Whitby became a settlement in 665 when the Christian king of Northumbria, Oswy founded the abbey under the abbess Hilda. The name Whitby comes from the Old Norse which means “white settlement”. Whitby was a key port and centre for the whaling industry and from this grew a great shipbuilding centre.
Due to the areas, great mining Whitby also became renowned for the manufacture of Whitby Jet which was used by Queen Victoria as mourning jewellery. The black mineral jet was found in the cliffs and on the moors and has been used since the Bronze Age to make beads. It was mined by the Romans and in Victorian times it was brought into the town to be made into decorative items.
The monastery was destroyed between 867 and 870 in a series of raids by Vikings from Denmark under their leaders Ingwar and Ubba. You may recall from the HBO series Vikings one known as Ube which could have been the Ubba that destroyed the monastery.
Whitby Abbey apparently haunted Bram Stoker it became the inspiration for his legendary Dracula book. There are 199 steps down to Whitby itself from the Abbey and you can either take the steps or drive up to the Abbey. This is the famous Abbey of course founded by St. Hilda. The Abbey contains 2000 years worth of history and is a fascinating, haunted place.
Whitby Abbey has been a kings’ burial place, the setting for a historic meeting between Celtic and Roman clerics, and the home of saints.
There is a visitors centre at Whitby Abbey and a small cafe where you can have a grand cup of tea after the winds of the place howl through you.
Robin Hood’s Bay
Robin Hood’s Bay is what you picture when you think of British seaside villages. There’s a lovely beach where you can play in rock pools, dig for crabs and have a great ice cream wandering the village.
Robin Hood’s Bay is actually a walk down the hill from the top. Parking is in several lots as cars are not allowed in the village. It’s a great walk down but a bit of a hike up. There is a wide range of pubs, restaurants and cafes to grab a cup of tea and a great crab salad sandwich.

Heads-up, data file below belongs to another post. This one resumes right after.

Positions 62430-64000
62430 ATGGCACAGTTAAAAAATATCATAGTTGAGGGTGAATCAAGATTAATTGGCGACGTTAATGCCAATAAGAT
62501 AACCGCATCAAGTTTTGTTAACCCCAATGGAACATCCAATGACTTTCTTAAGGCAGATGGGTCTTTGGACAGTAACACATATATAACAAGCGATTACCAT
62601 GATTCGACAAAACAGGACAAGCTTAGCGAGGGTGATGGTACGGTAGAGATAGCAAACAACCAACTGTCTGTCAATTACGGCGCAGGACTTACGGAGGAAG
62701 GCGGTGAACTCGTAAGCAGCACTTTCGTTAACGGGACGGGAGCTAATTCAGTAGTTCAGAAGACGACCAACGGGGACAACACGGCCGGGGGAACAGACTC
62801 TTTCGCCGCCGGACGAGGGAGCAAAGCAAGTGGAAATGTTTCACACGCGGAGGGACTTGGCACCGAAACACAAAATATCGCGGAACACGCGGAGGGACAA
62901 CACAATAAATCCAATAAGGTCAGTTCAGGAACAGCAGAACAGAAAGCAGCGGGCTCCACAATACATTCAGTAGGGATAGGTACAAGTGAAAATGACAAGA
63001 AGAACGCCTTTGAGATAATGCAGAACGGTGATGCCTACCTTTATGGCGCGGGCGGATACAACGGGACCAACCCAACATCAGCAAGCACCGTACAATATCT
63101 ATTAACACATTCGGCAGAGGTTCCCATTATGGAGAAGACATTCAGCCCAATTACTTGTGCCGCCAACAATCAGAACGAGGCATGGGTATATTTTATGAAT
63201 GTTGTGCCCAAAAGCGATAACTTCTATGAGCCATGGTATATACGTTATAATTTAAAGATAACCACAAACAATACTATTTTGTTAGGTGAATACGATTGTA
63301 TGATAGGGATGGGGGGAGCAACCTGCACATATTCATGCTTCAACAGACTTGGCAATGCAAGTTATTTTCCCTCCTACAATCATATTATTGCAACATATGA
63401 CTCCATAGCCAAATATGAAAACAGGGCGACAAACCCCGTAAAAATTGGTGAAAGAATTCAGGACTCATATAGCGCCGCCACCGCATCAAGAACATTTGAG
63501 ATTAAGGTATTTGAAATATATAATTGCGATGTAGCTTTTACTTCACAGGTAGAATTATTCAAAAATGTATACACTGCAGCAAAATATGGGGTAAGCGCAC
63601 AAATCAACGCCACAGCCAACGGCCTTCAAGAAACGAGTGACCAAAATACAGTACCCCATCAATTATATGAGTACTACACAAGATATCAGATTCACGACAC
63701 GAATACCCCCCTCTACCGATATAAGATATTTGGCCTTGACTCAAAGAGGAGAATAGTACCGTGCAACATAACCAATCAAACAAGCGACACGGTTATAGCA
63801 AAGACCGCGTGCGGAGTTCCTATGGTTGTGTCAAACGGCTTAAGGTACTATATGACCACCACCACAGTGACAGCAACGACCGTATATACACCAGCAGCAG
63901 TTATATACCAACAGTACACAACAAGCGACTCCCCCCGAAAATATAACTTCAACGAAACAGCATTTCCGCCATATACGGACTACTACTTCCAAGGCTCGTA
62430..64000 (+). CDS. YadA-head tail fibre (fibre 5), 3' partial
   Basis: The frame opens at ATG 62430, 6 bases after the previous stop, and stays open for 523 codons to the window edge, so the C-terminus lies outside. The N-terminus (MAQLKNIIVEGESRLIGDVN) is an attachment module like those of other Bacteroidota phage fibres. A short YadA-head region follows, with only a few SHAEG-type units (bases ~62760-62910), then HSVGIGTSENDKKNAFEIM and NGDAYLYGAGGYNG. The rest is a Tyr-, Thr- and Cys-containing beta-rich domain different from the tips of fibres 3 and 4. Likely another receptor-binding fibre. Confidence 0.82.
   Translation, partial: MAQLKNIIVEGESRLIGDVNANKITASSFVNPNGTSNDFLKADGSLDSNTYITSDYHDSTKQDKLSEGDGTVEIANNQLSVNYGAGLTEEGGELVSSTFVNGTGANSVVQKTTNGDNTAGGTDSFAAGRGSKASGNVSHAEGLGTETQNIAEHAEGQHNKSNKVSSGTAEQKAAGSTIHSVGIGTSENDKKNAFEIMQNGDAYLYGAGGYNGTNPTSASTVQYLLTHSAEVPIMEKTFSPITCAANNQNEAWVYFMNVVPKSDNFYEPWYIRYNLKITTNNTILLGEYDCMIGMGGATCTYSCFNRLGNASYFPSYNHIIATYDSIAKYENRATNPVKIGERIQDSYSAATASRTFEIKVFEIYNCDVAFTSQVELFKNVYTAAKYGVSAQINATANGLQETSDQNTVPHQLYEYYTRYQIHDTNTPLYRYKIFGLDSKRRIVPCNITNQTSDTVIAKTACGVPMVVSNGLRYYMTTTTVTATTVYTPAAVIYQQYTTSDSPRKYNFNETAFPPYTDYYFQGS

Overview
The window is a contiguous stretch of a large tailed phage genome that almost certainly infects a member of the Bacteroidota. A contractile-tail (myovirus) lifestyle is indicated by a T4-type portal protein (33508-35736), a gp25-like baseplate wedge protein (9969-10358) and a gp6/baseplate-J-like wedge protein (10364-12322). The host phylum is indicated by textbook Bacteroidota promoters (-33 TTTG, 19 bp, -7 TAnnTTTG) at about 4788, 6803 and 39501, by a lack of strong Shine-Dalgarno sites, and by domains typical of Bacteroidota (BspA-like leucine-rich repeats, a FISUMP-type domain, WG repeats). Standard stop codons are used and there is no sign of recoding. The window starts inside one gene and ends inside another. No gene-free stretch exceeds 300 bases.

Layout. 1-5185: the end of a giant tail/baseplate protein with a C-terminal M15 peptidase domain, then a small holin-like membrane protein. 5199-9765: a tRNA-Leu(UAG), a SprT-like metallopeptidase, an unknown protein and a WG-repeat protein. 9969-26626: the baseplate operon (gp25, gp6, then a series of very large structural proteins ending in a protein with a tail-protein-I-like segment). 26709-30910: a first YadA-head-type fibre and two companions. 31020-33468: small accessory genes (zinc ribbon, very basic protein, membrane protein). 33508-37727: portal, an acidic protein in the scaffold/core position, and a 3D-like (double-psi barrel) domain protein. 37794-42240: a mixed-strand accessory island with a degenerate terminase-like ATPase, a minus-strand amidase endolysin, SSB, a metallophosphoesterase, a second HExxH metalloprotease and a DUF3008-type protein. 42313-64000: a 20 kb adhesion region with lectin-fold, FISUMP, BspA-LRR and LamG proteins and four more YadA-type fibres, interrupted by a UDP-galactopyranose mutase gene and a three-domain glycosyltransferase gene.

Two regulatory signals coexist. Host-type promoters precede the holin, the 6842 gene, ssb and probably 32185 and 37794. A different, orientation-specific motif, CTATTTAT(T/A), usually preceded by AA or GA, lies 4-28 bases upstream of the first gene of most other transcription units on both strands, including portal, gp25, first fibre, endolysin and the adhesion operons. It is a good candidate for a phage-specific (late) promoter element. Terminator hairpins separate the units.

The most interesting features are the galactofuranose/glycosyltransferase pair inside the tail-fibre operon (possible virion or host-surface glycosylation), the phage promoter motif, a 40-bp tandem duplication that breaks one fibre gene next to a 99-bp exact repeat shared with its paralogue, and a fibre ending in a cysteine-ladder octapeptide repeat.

Lots of places to stay with BnB’s aplenty in the old fishing village. The streets and walkways are narrow and twisty with lots of cobblestones and there is much history here. You can take a Ghost Walk through the village, visit the Old Coastguard station or simply relax on the beach.
The National Trust’s visitor centre displays exhibits of shipping, local history and of the smuggling trade that was a highlight of Robin Hood’s heydays.
Phantom Thread is a film with Daniel Day-Lewis (his final one) was filmed at the Robin Hood’s Bay hotel at the top of the Village.
Dracula by Bram Stoker has several scenes set in the Robin Hood’s Bay. Abraham visited the area recreating the steep steps and the sightings of the red eyes, the ship that ran aground with the immense dog.
Glorious clean beaches, history galore, sporting fun, independent shops, great entertainment and amazing nature, in Bridlington there really is something for everyone, whatever the weather.
It also turns out that it was in Bridlington that surfing was first introduced to Britain. In the 1800s Hawaiian royalty was visiting the UK and they took a trip to the beaches of Bridlington where they pulled out their surfboard and enjoyed the waves of the chilly North Sea. A letter found in Hawaii from the young Prince and his brother who were both studying in England at the time.
The prince wrote that he and his brother Prince David Kahalepouli Kawananakoa Piikoi were allowed by their tutor, believed to be John Wrightson, to have a holiday in Bridlington as a reward for good work in their studies in schools and colleges around Britain – they’d been in England furthering their education for almost a year.